Various methods can be envisaged for implementing gate control signal generating circuit 10. As stated above, each address recorded on a video recording disc is generally preceded by a vertical sync pulse. An example of a gate control signal generating circuit based on this fact is shown in block diagram form in FIG. 4, in which two MMVs (monostable multivibrators) 24 and 25 are connected to form a gate control signal generating circuit. Vertical sync separator circuit 8 comprises a composite sync separator section 8a and a vertical sync separator section 8b. The output signal from demodulator circuit 6 in FIG. 1 is a composite video signal, containing sync signal and video signal components, which is input to composite sync separator section 8a. The resultant horizontal and vertical sync signal components output from section 8a are input to vertical sync separator section 8b, to thereby produce a train of vertical sync pulses indicated as signal (B), which are input to MMV 24. FIG. 5(A) shows the form in which data is recorded on the disc, i.e. illustrates the data components which are successively read out by pick-up 1 during normal playback operation. At the start of each frame, a vertical sync pulse is recorded, e.g. 27a, followed by the address of that frame (the frame number), e.g. 28a, then a video data portion e.g. 29a. For the purpose of explanation it will be assumed in the following that the start of vertical sync pulse 27a corresponds to position P7 in the graph of FIG. 3C, i.e. that address portion 28a is to be read out by pick-up 1 during address acquisition mode scanning, and that similarly the start of vertical sync pulse 27b corresponds to point P14 in FIG. 3C, i.e. that address portion 28b is the next disc address to be read out during that scanning process. Due to an H level output pulse from MMV 25 (produced as described hereinafter) which begins shortly before vertical sync pulse portion 27a is read out, the output of AND gate 11 closes switch 1 to 13 thereby set the tracking servo loop in operation. Track lock is thereby rapidly established, so that vertical sync pulse 27a is read out by pick-up 1a, as shown in FIG. 5(B). The leading edge of this vertical sync pulse triggers MMV 24, whose output signal (shown in FIG. 5(C) goes from the L to the H level, and remains at that level for a predetermined time. This time interval is set such that signal (C) returns to the L level shortly before the next read-out of address data is to take place, i.e. shortly before the data sensing light spot reaches the recording track position at which vertical sync pulse 27b is recorded. That is, the output from MMV 24 remains at the H level for a time interval corresponding to the time difference between points P14 and P7 in FIG. 3C. When the output of MMV 24 then falls to the L level, MMV 25 is triggered, so that the output signal from MMV 25 (shown in FIG. 5(D)) goes from the L to the H level, to thereby again set the tracking servo loop in operation by closing switch 13. The output from MMV 25 remains at the H level for a time which is sufficiently long to ensure complete read-out of address data, i.e. address data portion 28b, then returns to the L level to again open the tracking servo loop. While the MMV 25 output is at the H level, MMV 24 is again triggered, by the vertical sync pulse corresponding to 27b, so that the process described above is repeated consecutively until all of the disc addresses to be stored during the address acquisition mode scanning have been read out.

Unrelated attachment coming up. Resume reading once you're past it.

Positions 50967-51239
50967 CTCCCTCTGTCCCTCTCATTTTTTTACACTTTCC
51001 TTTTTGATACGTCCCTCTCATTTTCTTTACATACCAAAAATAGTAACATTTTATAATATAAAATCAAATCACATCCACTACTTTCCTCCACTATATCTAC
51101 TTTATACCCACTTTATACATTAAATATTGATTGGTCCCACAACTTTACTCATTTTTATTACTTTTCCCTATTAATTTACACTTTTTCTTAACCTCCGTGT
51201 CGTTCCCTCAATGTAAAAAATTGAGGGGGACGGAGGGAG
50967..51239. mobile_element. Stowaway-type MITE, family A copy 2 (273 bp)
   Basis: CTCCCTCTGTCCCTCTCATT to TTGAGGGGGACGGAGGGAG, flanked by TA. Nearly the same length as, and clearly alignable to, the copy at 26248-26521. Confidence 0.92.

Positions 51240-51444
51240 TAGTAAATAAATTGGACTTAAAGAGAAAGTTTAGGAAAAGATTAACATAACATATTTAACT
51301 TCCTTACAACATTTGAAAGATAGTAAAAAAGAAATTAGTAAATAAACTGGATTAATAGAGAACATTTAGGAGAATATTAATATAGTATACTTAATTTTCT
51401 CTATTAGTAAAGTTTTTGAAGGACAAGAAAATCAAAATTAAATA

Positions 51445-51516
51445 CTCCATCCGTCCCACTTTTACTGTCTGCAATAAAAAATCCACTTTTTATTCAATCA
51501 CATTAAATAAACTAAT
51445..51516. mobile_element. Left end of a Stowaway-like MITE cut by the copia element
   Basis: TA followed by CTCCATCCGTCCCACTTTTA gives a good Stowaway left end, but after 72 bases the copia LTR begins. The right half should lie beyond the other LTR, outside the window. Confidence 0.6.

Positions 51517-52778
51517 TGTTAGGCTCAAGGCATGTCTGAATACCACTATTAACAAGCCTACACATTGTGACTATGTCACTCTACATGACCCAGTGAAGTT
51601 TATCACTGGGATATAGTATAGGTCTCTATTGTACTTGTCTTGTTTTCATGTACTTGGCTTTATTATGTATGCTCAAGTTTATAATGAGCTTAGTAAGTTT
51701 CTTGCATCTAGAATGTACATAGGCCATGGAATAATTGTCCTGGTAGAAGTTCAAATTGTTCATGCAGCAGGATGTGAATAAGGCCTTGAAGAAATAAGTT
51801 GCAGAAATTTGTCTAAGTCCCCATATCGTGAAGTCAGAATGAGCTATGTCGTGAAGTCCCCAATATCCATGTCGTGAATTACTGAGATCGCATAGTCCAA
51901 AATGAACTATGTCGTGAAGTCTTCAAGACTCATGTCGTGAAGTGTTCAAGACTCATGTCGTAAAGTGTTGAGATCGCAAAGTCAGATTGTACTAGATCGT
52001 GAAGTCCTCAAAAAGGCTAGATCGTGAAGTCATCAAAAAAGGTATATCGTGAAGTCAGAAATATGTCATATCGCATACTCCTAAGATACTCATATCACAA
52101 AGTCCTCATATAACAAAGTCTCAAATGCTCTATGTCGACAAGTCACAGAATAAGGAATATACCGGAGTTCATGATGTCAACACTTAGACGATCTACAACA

It can thus be understood that the H level output pulses from MMV 25 can constitute the gate control pulses from gate control signal generating circuit 10 shown in FIG. 1, whereby the tracking servo loop is only set in operation during time intervals in which address data are to be read out from the disc during the address acquisition mode scanning.